HHS Secretary names UO researcher to national health advisory panel

12/03/04

Hibbard to contribute expertise on consumer roles in health care

EUGENE-The Secretary of Health and Human Services has appointed a University of Oregon professor, Judith Hibbard, to serve on a national advisory council aimed at improving the national health care system.

The National Advisory Council for Healthcare Research and Quality (NACHRQ) improves the quality, safety, efficiency and effectiveness of health care services for the public by providing advice and recommendations to the Agency for Healthcare Research and Quality (AHRQ). Members are selected based on their expertise and involvement in critical health care policy issues. Members include health care plan providers, researchers and consumers, as well as representatives from federal agencies such as the Centers for Disease Control and Prevention and the National Institutes of Health.

"There is a growing recognition that it will be essential to engage consumers as partners in the solutions to health care problems," says Hibbard, whose research has been influential in shaping this new policy focus.

Hibbard, a professor of planning, public policy and management, studies consumer roles in health care, with a particular interest in how individuals can, through their own actions and choices, obtain a higher quality of care.

She and colleagues at the University of Oregon are currently conducting a study that examines the assumption that underlies consumer driven health plans-that consumers will make more cost-effective health care choices if they are given the information they need and if they are required to pay more out of pocket for their care. The UO study examines how consumers behave when they have information on differences in health care costs and health care quality. Hibbard says more informed consumer decisions could ultimately improve health care and lower costs for both consumers and their employers. The study will examine this and other assumptions about how consumers who participate in these health plans behave.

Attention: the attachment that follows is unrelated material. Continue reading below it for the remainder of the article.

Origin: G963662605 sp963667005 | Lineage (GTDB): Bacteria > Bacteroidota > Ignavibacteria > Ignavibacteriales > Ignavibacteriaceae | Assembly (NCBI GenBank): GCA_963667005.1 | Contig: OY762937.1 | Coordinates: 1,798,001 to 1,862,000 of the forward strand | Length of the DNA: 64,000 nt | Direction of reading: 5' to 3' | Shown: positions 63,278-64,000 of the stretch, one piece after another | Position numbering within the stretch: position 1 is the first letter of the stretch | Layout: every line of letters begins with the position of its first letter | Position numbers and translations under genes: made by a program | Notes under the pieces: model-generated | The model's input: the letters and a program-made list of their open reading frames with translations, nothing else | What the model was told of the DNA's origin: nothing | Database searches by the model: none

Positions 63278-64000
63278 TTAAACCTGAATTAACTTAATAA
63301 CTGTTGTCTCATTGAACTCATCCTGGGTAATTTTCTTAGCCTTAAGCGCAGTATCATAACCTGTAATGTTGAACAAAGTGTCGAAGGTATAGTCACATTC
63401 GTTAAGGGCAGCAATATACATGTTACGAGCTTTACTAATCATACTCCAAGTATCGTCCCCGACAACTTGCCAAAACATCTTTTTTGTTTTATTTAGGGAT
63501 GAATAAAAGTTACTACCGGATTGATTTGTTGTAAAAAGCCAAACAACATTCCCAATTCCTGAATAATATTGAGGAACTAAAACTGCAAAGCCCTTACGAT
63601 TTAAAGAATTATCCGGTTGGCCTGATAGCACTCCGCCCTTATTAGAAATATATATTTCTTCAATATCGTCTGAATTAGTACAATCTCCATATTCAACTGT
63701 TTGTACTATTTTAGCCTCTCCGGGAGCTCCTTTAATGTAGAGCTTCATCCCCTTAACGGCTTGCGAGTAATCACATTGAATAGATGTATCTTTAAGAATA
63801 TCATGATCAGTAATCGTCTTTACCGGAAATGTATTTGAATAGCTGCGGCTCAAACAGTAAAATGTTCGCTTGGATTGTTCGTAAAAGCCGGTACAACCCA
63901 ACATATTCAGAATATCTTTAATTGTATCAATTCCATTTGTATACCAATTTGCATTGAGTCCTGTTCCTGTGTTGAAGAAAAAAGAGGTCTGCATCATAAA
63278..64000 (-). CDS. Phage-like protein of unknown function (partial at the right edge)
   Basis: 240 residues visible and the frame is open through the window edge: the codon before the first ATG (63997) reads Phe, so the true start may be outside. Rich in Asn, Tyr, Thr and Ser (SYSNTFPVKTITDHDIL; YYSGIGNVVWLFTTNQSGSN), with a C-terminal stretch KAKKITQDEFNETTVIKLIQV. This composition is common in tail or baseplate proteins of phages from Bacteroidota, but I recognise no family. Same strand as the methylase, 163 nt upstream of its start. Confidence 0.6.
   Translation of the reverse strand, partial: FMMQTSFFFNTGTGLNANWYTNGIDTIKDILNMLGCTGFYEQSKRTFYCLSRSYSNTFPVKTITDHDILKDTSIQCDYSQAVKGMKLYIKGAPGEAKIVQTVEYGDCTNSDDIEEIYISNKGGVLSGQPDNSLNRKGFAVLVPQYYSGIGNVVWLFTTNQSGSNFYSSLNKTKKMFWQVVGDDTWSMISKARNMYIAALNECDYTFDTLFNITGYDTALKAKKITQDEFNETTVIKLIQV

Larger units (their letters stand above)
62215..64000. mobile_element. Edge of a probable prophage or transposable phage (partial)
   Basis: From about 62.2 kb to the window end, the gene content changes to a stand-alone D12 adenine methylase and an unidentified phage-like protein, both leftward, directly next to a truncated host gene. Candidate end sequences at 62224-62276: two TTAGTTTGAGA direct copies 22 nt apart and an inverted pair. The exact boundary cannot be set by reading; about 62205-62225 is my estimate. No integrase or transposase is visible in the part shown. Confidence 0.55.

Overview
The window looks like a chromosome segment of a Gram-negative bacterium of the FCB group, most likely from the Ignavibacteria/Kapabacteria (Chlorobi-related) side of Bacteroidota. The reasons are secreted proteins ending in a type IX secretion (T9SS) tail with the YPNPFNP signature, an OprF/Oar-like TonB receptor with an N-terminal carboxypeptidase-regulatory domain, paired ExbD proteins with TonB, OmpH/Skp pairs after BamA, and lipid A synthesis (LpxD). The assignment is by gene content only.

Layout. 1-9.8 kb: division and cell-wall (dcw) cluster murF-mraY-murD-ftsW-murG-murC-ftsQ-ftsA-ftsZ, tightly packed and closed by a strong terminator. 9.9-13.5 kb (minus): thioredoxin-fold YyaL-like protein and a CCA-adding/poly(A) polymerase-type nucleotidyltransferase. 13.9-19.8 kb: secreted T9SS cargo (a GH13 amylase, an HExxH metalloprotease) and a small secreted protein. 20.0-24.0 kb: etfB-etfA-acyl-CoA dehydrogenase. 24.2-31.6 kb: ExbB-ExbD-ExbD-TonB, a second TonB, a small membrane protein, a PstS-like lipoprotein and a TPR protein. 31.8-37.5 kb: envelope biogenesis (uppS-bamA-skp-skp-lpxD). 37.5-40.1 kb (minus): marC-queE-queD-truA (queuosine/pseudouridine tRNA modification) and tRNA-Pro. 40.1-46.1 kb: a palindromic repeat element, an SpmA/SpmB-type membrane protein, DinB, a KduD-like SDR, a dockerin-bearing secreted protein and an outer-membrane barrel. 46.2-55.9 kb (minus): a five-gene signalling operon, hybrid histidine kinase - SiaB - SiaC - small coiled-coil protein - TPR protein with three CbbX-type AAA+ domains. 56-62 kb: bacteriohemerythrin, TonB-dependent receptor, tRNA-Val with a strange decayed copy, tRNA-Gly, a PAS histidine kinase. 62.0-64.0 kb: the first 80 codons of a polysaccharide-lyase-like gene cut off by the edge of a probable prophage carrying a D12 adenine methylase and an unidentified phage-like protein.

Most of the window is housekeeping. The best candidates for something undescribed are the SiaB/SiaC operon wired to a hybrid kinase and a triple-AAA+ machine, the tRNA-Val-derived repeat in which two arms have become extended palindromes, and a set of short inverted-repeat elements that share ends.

In another study, which compares hospitals on complication and death rates, Hibbard is assessing how both consumers and hospitals react when hospital performance is made public. Do consumers change their views about hospital quality based on this information? Do hospitals try to improve their care? Such public reporting on health care quality is another example of engaging consumers as part of the solution to health care dilemmas, she says.

Hibbard is involved in a number of national efforts to improve the quality of care within health care delivery systems and serves on advisory boards to the National Health Care Quality Forum, the Joint Commission for the Accreditation of Healthcare Organizations and the Oregon Commission for Patient Safety.

Source: Eurekalert & others

Last reviewed: By John M. Grohol, Psy.D. on 21 Feb 2009
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